Conference abstract

Seroprevalence of rubella-specific antibodies and factors associated with its transmission among children aged 0-10 years, in Jos, Nigeria, 2016

Pan African Medical Journal - Conference Proceedings. 2018:8(13).21 Dec 2018.
doi: 10.11604/pamj-cp.2018.8.13.685

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Keywords: Children, ELISA, Jos, sero-positivity, rubella
Opening ceremony

Seroprevalence of rubella-specific antibodies and factors associated with its transmission among children aged 0-10 years, in Jos, Nigeria, 2016

Hyelshilni Samuel Waziri1,&, Fatima Giwa2, Adebola Olayinka1, Muhammad Balogun1, Ndadilnasiya Waziri1, Patrick Nguku1

1Nigeria Field Epidemiology and Laboratory Training Programme, Abuja, Nigeria, 2Department of Medical Microbiology, Ahmadu Bello University Teaching Hospital, Zaria, Nigeria

&Corresponding author
Hyelshilni Samuel Waziri, Nigeria Field Epidemiology and Laboratory Training Programme, Asokoro, Abuja, Nigeria

Abstract

Introduction: rubella infection during early pregnancy may result in congenital rubella syndrome (CRS), stillbirth or miscarriage. Children often are the source of infection to their mothers. Routine rubella vaccination is yet to be introduced in Nigeria. We determined the sero-prevalence of rubella-specific antibodies in school children 0-10 years and factors associated with its transmission in Jos.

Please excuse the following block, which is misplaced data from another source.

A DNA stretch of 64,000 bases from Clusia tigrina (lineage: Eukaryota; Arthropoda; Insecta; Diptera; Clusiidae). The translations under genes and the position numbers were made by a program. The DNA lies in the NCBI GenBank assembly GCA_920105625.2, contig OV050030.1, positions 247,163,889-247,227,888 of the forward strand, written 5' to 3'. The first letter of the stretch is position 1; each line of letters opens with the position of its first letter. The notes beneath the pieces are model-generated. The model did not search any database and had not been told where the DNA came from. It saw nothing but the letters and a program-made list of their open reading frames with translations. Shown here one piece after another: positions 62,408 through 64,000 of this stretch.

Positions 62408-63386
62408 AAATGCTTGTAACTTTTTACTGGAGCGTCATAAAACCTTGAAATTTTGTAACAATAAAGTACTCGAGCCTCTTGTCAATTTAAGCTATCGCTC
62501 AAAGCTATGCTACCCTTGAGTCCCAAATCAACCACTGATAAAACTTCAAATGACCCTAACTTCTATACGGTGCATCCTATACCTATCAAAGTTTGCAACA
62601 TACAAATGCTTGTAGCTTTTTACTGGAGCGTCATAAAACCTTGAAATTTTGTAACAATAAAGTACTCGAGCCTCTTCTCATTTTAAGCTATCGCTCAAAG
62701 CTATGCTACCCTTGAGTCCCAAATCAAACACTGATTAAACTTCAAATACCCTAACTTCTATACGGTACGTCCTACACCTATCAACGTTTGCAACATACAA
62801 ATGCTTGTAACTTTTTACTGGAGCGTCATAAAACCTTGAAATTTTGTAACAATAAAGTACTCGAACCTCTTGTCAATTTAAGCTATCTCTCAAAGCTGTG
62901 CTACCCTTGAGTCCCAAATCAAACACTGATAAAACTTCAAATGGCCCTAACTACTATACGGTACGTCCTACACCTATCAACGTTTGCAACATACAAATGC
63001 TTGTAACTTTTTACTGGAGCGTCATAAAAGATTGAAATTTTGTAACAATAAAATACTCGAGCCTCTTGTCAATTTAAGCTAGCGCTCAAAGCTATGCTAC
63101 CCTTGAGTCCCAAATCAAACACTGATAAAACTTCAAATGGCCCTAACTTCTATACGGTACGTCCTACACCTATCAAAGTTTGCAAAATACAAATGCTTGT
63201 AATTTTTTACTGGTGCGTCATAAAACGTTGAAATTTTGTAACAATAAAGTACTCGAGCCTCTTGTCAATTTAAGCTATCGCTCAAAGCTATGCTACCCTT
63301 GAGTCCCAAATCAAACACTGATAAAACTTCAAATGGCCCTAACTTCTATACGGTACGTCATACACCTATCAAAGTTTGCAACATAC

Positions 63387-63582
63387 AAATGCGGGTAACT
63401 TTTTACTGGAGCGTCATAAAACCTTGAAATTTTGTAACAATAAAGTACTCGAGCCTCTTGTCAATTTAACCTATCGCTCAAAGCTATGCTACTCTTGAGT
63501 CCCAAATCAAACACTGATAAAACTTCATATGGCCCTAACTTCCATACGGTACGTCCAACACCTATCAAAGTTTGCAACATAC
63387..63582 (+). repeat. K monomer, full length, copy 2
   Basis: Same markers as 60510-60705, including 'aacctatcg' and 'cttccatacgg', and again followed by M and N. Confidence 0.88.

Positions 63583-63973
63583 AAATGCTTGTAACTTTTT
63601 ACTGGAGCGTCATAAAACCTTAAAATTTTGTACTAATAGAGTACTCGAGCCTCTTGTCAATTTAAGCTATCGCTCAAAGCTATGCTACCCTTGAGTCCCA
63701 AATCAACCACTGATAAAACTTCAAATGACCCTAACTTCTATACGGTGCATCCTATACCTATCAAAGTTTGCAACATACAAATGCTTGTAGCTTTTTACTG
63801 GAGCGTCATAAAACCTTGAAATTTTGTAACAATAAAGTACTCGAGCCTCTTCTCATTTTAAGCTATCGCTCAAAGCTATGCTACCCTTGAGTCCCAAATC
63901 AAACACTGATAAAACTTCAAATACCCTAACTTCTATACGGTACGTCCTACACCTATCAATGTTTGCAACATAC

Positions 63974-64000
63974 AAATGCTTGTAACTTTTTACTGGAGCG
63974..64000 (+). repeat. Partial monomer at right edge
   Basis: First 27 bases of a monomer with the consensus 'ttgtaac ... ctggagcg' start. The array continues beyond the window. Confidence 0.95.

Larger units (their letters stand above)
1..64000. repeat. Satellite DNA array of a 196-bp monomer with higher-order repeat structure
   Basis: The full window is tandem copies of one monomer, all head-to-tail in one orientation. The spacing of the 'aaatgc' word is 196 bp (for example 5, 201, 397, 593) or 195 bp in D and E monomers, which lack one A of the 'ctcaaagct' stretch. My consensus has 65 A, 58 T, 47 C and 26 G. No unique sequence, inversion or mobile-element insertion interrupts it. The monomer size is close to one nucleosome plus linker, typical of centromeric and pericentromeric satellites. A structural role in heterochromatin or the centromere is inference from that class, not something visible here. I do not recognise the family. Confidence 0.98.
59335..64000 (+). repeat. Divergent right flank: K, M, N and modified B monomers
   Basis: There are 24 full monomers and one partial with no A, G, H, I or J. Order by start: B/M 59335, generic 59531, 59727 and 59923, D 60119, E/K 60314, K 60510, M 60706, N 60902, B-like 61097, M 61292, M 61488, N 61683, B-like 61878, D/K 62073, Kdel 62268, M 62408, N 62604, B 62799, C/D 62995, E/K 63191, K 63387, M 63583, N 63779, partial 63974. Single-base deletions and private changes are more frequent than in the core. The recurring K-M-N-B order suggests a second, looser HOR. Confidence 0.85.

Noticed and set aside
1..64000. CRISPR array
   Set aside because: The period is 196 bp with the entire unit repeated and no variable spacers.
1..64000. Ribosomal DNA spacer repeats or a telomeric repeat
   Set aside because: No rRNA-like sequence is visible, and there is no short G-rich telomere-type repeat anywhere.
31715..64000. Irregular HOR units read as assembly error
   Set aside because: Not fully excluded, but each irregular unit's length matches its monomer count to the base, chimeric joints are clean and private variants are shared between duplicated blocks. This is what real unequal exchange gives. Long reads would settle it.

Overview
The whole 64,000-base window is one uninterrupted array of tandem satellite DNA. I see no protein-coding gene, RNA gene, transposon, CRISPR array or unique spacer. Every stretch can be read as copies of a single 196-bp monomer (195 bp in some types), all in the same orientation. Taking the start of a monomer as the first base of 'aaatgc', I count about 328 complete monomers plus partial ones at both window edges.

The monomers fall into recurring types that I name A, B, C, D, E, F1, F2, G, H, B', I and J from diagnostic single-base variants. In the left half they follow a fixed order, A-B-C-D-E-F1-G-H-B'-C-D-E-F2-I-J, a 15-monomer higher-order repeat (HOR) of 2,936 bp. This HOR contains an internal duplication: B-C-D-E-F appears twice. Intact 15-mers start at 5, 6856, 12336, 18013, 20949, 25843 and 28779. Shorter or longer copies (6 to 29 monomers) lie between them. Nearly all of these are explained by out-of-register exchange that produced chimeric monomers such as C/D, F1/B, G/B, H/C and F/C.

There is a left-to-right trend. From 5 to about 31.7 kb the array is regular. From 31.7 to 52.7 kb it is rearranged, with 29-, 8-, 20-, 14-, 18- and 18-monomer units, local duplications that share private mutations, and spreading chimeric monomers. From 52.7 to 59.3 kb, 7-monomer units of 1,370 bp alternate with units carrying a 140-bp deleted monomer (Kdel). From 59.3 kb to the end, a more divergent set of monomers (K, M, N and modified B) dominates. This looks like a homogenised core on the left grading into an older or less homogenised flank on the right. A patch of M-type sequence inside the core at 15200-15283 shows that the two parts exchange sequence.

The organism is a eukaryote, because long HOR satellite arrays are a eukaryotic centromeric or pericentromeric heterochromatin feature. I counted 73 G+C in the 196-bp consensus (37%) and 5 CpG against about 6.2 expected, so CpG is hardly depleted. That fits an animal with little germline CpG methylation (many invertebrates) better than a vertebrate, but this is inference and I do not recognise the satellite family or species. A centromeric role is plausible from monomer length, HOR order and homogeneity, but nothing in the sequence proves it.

Methods: we conducted a cross-sectional study. We recruited children aged 0-10 years from five and 17 schools in Jos North and Jos South Local Government Areas (LGAs) respectively using a modified cluster sampling. Blood sample was collected from each child and analyzed for rubella IgG and IgM using ELISA. We administered a structured questionnaire to obtain socio-demographic and risk factors information from the participants. We conducted univariate, bivariate and multivariate analysis to determine proportions and significant factors at 95% confidence interval.

Results: a total of 405 children were studied with a mean age of 6.3 years (SD 2.5), and 220 (54.3%) were females. Rubella IgG was positive in 336 (83.0%) of children while only 9 (2.2%) children were positive for IgM. None of the children had ever received rubella vaccine. On bivariate analysis, age ≥ 5 years, [OR (CI) 1.8 (1.0-3.1)], lack of western education, [OR (CI) 2.3 (1.2 - 4.3)] and residence in Jos North [OR (CI) 10.4 (3.2-33.9)] were significantly associated with rubella sero-positivity. On multivariate analysis, only residence in Jos North was significantly associated with rubella seropositivity. OR (CI) 10.4 (2.4 - 43.9).

Conclusion: a large proportion of children were still susceptible to rubella virus infection. Children above five years, lack of western education and living in Jos North LGA were risk factors for rubella sero-positivity. Parents were enlightened on dangers of CRS and the need for rubella vaccine. The result of the study was shared with Plateau State to encourage fast tracking of introduction or rubella vaccination in Nigeria.